The Morphing of the Tea PartyBy Lee Cary
The Tea Party movement morphed from protest signs to campaign signs.
That's how a Texas Tea Party activist succinctly put it when I asked him what's become of the movement. He said, "We put down our protest signs, and picked up campaign signs."
He said that former House Speaker Nancy Pelosi's victory lap after passing Obamacare was a "wake-up call." It signaled that mass demonstrations would not bring significant changes. Change would only come through the ballot box.
Hearing the call, the Tea Party vacated the town squares and hit the streets where it began organizing for the long-term.
It was always a grassroots phenomenon, so no territorial shift was required. And since it enjoyed little, or no, support from established GOP county structures, it didn't need to ask permission from the local GOP leadership, or accept its judgment as authoritative.
Consequently, the movement was largely a Greenfield project, unencumbered by any pre-existing cadre of party hacks, as it morphed from event-driven protests to election-driven activism focused on supporting like-minded candidates.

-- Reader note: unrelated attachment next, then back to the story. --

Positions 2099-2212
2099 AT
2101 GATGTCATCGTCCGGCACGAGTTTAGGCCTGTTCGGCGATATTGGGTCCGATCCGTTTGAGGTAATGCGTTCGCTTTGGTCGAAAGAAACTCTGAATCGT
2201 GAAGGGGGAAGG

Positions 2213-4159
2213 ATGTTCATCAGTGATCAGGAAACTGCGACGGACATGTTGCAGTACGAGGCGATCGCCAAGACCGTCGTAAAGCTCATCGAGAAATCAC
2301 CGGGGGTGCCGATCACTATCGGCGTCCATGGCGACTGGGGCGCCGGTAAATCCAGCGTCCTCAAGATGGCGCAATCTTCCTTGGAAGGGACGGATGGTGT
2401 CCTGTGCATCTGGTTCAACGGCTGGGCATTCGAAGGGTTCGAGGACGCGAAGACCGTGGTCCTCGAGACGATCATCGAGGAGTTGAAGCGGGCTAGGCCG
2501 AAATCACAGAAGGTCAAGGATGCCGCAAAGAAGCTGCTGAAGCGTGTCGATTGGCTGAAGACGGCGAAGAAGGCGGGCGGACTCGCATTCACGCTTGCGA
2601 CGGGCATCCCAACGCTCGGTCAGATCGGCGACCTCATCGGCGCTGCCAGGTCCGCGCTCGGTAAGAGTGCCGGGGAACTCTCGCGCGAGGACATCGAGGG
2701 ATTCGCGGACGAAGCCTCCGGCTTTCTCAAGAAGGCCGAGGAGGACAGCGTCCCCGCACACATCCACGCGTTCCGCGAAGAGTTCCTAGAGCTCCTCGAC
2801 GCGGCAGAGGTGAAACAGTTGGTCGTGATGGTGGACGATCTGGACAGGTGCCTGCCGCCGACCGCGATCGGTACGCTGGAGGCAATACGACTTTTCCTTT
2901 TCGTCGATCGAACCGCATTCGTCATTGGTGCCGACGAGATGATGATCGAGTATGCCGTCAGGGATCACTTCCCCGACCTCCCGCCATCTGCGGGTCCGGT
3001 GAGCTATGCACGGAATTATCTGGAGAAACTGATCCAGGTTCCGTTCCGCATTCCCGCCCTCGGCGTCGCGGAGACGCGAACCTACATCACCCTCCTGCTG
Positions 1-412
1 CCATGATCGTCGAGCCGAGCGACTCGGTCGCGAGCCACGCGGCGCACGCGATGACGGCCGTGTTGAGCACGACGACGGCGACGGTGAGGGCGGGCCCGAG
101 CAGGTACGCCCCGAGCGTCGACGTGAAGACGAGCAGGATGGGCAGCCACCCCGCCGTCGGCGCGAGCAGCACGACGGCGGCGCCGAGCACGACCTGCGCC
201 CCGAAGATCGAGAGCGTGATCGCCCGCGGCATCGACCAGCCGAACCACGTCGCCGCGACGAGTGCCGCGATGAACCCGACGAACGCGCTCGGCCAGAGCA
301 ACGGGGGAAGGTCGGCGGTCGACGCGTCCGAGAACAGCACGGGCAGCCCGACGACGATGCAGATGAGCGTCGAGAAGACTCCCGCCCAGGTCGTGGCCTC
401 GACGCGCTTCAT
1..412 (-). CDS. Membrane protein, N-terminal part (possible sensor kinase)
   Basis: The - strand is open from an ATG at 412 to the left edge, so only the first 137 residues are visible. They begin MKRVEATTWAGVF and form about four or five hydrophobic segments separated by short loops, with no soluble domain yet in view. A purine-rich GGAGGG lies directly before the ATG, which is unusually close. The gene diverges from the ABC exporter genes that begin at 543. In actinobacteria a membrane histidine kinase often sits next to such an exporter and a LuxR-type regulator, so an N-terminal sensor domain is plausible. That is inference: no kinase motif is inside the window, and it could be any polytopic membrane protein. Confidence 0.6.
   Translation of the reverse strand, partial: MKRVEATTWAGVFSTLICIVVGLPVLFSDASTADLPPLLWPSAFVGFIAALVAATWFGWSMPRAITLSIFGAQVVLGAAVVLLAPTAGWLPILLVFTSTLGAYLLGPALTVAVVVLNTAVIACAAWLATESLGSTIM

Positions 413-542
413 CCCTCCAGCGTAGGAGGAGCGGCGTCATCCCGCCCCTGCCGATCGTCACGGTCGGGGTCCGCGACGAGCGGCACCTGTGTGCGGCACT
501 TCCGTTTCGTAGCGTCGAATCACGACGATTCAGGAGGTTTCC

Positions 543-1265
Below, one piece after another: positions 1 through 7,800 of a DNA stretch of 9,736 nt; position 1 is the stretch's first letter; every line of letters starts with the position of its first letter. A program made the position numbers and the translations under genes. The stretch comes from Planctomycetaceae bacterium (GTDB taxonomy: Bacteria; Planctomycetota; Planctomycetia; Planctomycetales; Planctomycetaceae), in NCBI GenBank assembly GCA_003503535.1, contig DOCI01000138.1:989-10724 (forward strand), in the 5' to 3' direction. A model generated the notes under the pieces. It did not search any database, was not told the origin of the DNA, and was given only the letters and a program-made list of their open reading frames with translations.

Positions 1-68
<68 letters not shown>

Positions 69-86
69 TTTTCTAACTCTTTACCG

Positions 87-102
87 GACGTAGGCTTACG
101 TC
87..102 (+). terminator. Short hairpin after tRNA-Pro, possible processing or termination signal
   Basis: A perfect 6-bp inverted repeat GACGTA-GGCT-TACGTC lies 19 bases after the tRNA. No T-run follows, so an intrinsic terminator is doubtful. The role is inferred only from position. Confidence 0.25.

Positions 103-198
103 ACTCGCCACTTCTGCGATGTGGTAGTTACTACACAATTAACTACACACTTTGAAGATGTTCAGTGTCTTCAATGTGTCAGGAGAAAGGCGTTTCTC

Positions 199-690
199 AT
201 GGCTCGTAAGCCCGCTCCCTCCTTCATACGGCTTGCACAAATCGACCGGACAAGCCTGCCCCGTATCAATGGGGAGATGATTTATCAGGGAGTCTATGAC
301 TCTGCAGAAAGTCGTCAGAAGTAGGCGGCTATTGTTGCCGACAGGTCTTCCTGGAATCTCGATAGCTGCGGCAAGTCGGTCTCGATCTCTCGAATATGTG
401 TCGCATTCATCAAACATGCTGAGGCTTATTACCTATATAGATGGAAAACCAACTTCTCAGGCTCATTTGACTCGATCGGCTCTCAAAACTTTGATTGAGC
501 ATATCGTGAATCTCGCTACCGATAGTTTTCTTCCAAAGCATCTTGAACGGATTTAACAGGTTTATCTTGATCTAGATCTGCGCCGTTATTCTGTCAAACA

Today, the local independence of Tea Party organizations remains, but communication between Tea Party organizations has continued to expand, in scope and sophistication.
The absence of central planning is a key to its strength. Decentralization gives it operational flexibility, local ownership of decisions, and continuous learning as concepts are formally, and informally, shared between local organizations. It's a network.
When James Carville recently said that the Tea Party was over, he knew better. He merely signaled what the progressive left of the Democratic Party, which now controls the party's agenda, fears most. Progressives recognize that the Tea Party represents a more clear-and-present danger to their agenda than that posed by the go-along-to-get-along mentality within the GOP establishment, where politics as usual is usual.
Those holding the mindset of the old establishment Republican Party -- like, Obama's Transportation Secretary Ray LaHood, soon-to-be-former U.S. Senator Richard Lugar, Bush 43 advisor Karl Rove, and others like them -- are not stupid. They know change is coming to the GOP. The question is: Will they (1) embrace it, (2) fight it, or (3) aim to co-opt and manipulate it? Options (2) and (3) will fail.